One important area we have focused on over a number of budgets is adjusting the standard rate cut-off point for the higher rate of tax. Some parties and individuals seem to have an aversion to what they perceive to be tax cuts and think they are bad. Tax cuts are important. Adjusting the standard rate of tax is very important, because if we did not adjust the level at which people start paying the higher rate of tax, then everyone would end up on a higher rate of tax. Fine Gael and the Government have looked at this over the past number of years. It is important that the Cabinet and Government continue that in the forthcoming budget.
We want a cost of living package in budget 2023 to build on what we have done in 2022. We want further income tax adjustments in order that the squeezed middle do not lose out. Most pay increases they are getting are going on income tax, USC and PRSI. We want pension and welfare payment increases. We want to examine the areas where costs are out of line with other European countries, including increasing universal childcare subsidies for all parents.
The reduction in fares on public transport was an excellent start and it is something we should focus on, in terms of eventually moving to having free public transport. Lowering the cost of college through reducing the student contribution and increasing eligibility for student grants, reducing the cost of healthcare and increasing the number of cost rental and affordable housing schemes are all measures that will assist the squeezed middle in our country, that is, the people who get up early in the morning, go to work, pay their taxes and do not get the same benefits as everyone else. That is important.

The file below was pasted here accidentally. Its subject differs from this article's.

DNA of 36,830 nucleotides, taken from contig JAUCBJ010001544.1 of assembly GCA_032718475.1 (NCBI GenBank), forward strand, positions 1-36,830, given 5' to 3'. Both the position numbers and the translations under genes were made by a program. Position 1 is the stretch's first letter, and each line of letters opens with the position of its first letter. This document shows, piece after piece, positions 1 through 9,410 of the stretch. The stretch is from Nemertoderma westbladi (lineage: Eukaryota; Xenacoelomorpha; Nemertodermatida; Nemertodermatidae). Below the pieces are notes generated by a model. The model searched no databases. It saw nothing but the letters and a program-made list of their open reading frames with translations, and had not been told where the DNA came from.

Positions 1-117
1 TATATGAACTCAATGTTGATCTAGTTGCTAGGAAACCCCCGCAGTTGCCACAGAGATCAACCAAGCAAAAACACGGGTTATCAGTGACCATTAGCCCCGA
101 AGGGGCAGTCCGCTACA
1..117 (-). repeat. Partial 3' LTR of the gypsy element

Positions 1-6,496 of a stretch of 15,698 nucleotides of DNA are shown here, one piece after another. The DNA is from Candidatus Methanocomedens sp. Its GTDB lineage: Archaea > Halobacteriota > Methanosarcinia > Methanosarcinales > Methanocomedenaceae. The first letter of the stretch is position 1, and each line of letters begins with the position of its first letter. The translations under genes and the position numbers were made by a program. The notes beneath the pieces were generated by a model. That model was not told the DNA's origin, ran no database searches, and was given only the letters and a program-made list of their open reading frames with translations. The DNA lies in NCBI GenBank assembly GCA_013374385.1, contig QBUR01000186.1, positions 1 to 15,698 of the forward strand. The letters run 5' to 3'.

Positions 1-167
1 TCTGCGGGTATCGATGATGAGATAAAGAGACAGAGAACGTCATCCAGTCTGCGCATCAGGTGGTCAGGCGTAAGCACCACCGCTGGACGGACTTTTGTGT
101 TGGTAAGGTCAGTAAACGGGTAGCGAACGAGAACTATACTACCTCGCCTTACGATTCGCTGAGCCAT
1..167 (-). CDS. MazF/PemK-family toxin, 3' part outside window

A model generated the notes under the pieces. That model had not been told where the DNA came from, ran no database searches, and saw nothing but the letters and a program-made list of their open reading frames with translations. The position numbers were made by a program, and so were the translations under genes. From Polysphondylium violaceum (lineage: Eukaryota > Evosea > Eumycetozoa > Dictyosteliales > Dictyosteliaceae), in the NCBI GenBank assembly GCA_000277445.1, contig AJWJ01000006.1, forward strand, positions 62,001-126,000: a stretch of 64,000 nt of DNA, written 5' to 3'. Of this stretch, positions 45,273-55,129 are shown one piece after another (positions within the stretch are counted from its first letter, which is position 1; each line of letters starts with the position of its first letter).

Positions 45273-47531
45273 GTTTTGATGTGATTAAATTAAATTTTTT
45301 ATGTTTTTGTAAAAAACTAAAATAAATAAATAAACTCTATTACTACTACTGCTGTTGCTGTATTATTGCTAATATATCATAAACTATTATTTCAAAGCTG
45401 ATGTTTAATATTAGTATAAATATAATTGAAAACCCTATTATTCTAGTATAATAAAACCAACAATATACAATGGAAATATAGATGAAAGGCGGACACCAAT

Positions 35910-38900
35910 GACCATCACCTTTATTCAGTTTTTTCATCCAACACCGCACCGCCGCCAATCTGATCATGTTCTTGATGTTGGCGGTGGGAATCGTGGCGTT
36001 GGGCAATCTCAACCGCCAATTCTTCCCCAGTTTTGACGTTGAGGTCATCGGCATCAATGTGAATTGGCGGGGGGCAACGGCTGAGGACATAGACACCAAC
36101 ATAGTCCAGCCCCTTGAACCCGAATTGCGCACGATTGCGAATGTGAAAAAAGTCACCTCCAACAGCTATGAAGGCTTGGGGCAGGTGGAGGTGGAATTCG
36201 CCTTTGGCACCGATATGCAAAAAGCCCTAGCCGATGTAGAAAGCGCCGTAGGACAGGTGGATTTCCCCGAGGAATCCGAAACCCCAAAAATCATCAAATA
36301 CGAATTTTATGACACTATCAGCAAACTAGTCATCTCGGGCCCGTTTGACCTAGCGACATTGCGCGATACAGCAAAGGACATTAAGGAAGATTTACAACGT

Senator Flynn will have a chance to contribute to the debate. It is important that people who work hard, pay their taxes and do not benefit from the benefits other receive are looked after as well. We will continue to adjust the tax threshold to ensure that people will pay the higher rate of tax at a higher rate of income. If we do not do that, everyone will end up paying a higher rate of tax.The Government has done a lot and I know the Minister is doing a lot within her Department. We need to continue the focus on ensuring that all sectors of society benefit because they need help. They need assistance. As I stated, inflation is largely outside our control due to the war in Ukraine and the impact it is having. The Government has responded. It needs to continue to respond to look after all sectors of society. As I stated, the budget package in 2022 was important. There is a need to continue that and to continuously monitor the impact of the cost of living on society.
I thank the Fine Gael Senators for tabling this Private Members' motion. I am responding to the motion on behalf of the Minister for Finance, Deputy Donohoe, and the Government. The Government supports the motion on the basis that we agree with its call for a budget to help people, particularly those on the lowest incomes and the squeezed middle, deal with the cost of living. We agree that we need to respond to inflation in a strategic way, rather than doing so piecemeal. Budget 2023 is just over three and a half months away and this is a useful opportunity to listen to the views of Senators. It is timely to have this important discussion now rather than the week before, or indeed the week after, the budget.
The national economic dialogue will take place next Monday. It will provide a forum for an open and inclusive discussion on competing priorities and economic perspectives in advance of budget 2023. As the motion points out, countries the world over are facing significant issues in the context of the cost-of-living crisis. Inflation is currently running at over 8% in Ireland, with nearly half of that due to higher energy prices. This is eroding real incomes. Although the reality is the Government will never be in a position to fully compensate people for the rise in the cost of living, we have already made significant interventions and will continue to do all we can to help people.